Chasing the New Angel Investors

Entrepreneurs Find They Need More Than a 'Great Idea' When Pitching to Potential Backers


Budding entrepreneur Eric Bolden had never met an angel investor until he tried pitching a business idea to a few of them.

Last week, the retired prison guard showed up at a midtown New York loft for an event that connects entrepreneurs with investors to see whether he might get, say, $50,000, from the angels—wealthy individuals who provide capital to start-ups with the potential for fast growth.‬

Mr. Bolden, dressed in a suit and tie, took to the microphone for a two-minute pitch, clutching his crumpled notes of the key selling points for his idea—a police handgun identification signal, complete with a flashing alert. The proposed device is meant to protect plain-clothes officers from friendly fire.‬

‪Angel funding has become increasingly available to entrepreneurs like Mr. Bolden, whose product ideas are in the earliest stages.‬

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Madison tech company raises $20 million in venture capital

By Kathleen Gallagher of the Journal Sentinel

In what may be one of the biggest non-biotech venture capital fundings ever in Wisconsin, Networked Insights said Thursday it has raised $20 million.

The Madison company raised the money in a round led by funds affiliated with Goldman Sachs Asset Management. The round is the company's third, and brings to $30 million the total amount Networked Insights has raised.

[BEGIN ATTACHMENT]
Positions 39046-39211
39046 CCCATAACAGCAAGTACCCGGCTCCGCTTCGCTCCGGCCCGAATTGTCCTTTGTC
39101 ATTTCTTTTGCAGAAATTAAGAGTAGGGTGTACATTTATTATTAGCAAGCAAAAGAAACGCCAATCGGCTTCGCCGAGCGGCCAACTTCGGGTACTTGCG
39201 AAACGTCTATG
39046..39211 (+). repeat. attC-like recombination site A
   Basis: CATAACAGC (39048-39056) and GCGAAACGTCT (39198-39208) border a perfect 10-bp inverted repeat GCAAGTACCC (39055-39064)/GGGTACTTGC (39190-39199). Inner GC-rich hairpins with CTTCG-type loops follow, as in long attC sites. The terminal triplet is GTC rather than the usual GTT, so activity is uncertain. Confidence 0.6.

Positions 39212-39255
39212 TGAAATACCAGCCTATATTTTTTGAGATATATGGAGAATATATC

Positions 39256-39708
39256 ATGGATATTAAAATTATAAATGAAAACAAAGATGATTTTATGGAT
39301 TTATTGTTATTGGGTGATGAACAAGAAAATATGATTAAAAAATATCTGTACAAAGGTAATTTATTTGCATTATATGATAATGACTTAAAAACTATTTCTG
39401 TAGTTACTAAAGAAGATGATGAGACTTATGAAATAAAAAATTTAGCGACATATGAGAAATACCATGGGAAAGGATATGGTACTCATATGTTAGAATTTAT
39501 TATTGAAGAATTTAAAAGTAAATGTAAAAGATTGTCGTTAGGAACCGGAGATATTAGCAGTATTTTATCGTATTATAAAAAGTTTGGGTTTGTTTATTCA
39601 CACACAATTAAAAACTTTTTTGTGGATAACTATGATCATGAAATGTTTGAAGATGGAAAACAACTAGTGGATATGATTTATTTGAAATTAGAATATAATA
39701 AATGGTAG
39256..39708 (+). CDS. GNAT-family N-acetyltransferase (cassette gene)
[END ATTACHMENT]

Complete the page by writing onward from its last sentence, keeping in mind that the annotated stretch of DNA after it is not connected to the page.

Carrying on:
The company was founded in 2006 and mines networks and blogs for real-time data that helps marketers make tactical decisions.

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High-tech exports, including biotech products, continue to rise as share of total Wisconsin exports

WTN News

WASHINGTON – High-tech exports in Wisconsin, including medical and scientific instruments and biotechnology products, are rising at a rate faster than five Midwestern state neighbors and the United States as a whole.

The figures were reported in a study commissioned for the Wisconsin Technology Council by NorthStar Economics Inc., a Madison-based firm that serves as the official economic adviser to the Tech Council. The figures were released during the 2011 BIO International Convention in Washington, D.C.

Wisconsin ranked 13th nationally in high-tech exports and 15th nationally in tech export concentration, the study concluded. Wisconsin experienced the largest increase among Midwest states in tech exports as a percentage of total exports from 2003 to 2009, with tech exports growing by 41.7 percent. That compared to Illinois (up 35.8 percent), Michigan (16.9 percent), Indiana (15 percent) and Iowa (2.4 percent) during the same period. Tech exports in the United States grew by 13 percent during the same period.

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Shine Medical raises $11 million in venture funding

By Kathleen Gallagher of the Journal Sentinel

Middleton-based Shine Medical Technologies said Tuesday morning it has raised $11 million of venture capital funding.

Knox LLC -- the investment vehicle for Frederick J. Mancheski, former chairman and chief executive of automotive parts supplier Echlin - led the round and contributed $10 million of the funding.

Fourteen other individual investors participated, Greg Piefer, Shine's chief executive, said in a news release.

Shine, formerly known as Phoenix Nuclear, is using its unique nuclear fusion technology to make molybdenum-99. The substance produces an isotope that's critical for certain medical imaging tests that diagnose, monitor and treat some cancers, as well as heart and brain diseases.

Two nuclear reactors in Canada and the Netherlands that are operating well past their design life provide the majority of the isotope used by Shine. Frequent shut-downs have created a worldwide shortage of the material.

Shine's nuclear fusion technology offers a possible alternative.

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Quintessence Biosciences receives $986,000 research grant